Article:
What does it mean to be a consumer and why should anyone bother?
These are the first two questions that we, as Gov 2.0 advocates, should ask ourselves when exhorting our compatriots to take a more active role in their own governance. The first question is easily answered: to be a consumer is the least time-consuming way to become involved in government. It means that you read the information that government bodies publish with the goal of understanding three things:
Or, more briefly: what is the government doing, why is it doing that, and how is it being done.
Why should people bother? Because the effort they expend in being a consumer will be more than rewarded in kind. They will understand what's being done in their name, how their government operates, and may even come to know some of the people who are working to turn legislation into effective programs and high-level directives into meaningful operations.
How does one get started consuming?
This is the fun part. There are a number of digital channels through which anyone can find something that interests them. The best place to start may be GovSM, a wiki that lists all the social media sites run by government bodies. Here is their listing of federal agencies' Facebook pages, Twitter feeds, and other digital properties.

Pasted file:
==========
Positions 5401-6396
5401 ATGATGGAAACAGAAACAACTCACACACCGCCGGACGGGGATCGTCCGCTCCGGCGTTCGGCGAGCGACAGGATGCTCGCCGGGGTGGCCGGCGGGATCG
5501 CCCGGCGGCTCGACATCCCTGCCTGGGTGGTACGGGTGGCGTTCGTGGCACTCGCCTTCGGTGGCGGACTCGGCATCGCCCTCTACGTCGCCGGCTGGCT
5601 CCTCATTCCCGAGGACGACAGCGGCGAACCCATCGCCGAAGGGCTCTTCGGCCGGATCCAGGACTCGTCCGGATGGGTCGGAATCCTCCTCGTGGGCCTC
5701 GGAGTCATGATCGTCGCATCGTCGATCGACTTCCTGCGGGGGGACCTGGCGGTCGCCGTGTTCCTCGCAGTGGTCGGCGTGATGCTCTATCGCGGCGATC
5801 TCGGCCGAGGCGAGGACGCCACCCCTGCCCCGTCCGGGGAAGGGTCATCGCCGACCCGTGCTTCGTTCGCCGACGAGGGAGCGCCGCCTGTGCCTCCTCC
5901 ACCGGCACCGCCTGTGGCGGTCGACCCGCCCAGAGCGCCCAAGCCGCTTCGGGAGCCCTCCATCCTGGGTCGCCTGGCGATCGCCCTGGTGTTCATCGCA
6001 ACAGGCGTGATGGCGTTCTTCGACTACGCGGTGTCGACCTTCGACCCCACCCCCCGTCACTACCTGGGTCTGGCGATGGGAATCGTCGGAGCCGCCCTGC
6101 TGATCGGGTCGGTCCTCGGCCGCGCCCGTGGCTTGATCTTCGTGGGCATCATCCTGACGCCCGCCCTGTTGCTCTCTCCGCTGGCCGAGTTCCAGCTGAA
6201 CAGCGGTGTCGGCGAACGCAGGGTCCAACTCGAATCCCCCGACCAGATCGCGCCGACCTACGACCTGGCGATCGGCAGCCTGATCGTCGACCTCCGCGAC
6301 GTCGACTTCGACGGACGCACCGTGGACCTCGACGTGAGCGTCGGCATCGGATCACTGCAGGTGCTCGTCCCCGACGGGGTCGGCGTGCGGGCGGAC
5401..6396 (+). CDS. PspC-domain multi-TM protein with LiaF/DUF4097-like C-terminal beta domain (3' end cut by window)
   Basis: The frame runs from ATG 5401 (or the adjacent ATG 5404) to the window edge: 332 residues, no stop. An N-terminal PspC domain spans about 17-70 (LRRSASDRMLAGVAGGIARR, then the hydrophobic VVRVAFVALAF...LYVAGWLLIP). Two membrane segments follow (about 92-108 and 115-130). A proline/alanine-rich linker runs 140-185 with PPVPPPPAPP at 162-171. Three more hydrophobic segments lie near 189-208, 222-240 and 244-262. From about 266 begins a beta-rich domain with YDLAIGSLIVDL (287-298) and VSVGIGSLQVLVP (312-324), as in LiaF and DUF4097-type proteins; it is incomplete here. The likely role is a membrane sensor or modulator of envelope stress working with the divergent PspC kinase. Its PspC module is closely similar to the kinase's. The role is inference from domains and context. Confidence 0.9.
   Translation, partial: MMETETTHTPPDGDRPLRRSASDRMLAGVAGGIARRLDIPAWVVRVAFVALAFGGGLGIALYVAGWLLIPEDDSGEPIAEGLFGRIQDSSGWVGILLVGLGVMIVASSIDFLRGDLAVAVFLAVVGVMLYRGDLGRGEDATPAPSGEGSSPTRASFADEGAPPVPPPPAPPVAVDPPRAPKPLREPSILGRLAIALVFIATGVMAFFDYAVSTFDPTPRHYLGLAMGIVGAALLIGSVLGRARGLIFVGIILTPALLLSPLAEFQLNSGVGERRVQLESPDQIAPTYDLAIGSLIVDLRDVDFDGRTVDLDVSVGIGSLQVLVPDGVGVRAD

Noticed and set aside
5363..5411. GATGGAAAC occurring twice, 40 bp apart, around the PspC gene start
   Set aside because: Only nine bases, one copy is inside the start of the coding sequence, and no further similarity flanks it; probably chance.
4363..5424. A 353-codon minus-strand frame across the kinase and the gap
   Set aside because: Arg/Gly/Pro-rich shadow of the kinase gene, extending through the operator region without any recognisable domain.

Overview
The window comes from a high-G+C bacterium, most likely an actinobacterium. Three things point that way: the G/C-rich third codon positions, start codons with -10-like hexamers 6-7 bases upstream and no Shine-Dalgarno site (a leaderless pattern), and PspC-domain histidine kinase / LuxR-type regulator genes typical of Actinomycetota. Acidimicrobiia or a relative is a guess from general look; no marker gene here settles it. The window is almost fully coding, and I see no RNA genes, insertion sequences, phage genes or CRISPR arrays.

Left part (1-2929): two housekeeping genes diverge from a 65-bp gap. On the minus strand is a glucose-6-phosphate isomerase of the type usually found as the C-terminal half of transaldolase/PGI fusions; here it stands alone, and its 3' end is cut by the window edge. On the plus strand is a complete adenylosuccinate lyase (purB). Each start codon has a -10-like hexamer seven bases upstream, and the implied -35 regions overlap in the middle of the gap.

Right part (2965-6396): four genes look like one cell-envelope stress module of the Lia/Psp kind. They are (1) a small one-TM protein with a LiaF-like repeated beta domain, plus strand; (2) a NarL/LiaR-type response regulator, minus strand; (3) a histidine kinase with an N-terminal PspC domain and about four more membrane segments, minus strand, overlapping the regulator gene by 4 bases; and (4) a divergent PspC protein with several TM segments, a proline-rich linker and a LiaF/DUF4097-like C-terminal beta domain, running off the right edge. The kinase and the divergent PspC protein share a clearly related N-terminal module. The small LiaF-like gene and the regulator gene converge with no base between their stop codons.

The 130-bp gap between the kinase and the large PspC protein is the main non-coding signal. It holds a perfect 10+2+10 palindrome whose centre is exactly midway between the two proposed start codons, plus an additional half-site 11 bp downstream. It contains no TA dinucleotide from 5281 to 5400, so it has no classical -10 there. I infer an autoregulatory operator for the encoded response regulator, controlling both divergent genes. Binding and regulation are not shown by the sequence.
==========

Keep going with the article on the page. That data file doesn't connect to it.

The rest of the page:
"open the doors of government to the people they work for. By making such documents as the Federal Register searchable, more accessible and easier to digest, GovPulse seeks to encourage every citizen to become more involved in the workings of their government and make their voice heard on the things that matter to them, from the smallest to the largest issues."
And what are some of the issues that enterprising citizens can learn about through the federal register, as presented by GovPulse? Everything from Adhesives to Winter Pears, from Cinematography to Overdue aircraft notification and reporting, and from the Internet to Income Taxes to Zinc. There is also a helpful scrolling feature at the top so site visitors can see what's new on any given day.
The federal government runs its own platform on which citizens can read and comment on proposed regulations: Regulations.gov. Like GovPulse, visitors can browse by topics (from Abandoned Mine Reclamation Programs to Yachts and beyond), or by popularity. Visitors can also see the public comments submitted by various nongovernmental organizations in support of (or in opposition to) a proposed rule.
But if you want a more general view of how government works and what government workers are thinking about, try reading a government blog, like
Finally, if you want to see how people are using government-provided services in novel ways, try downloading an app for your iPhone or Android that uses government data. MyCityWay is a good example of the genre, though any app that plots official events or information on a map is likely based on government data. Washington, DC, and New York both have robust offerings.
Next, I'll detail what it means to be a creator and how people can engage meaningfully online.
Follow Gadi Ben-Yehuda on Twitter: www.twitter.com/gbyehuda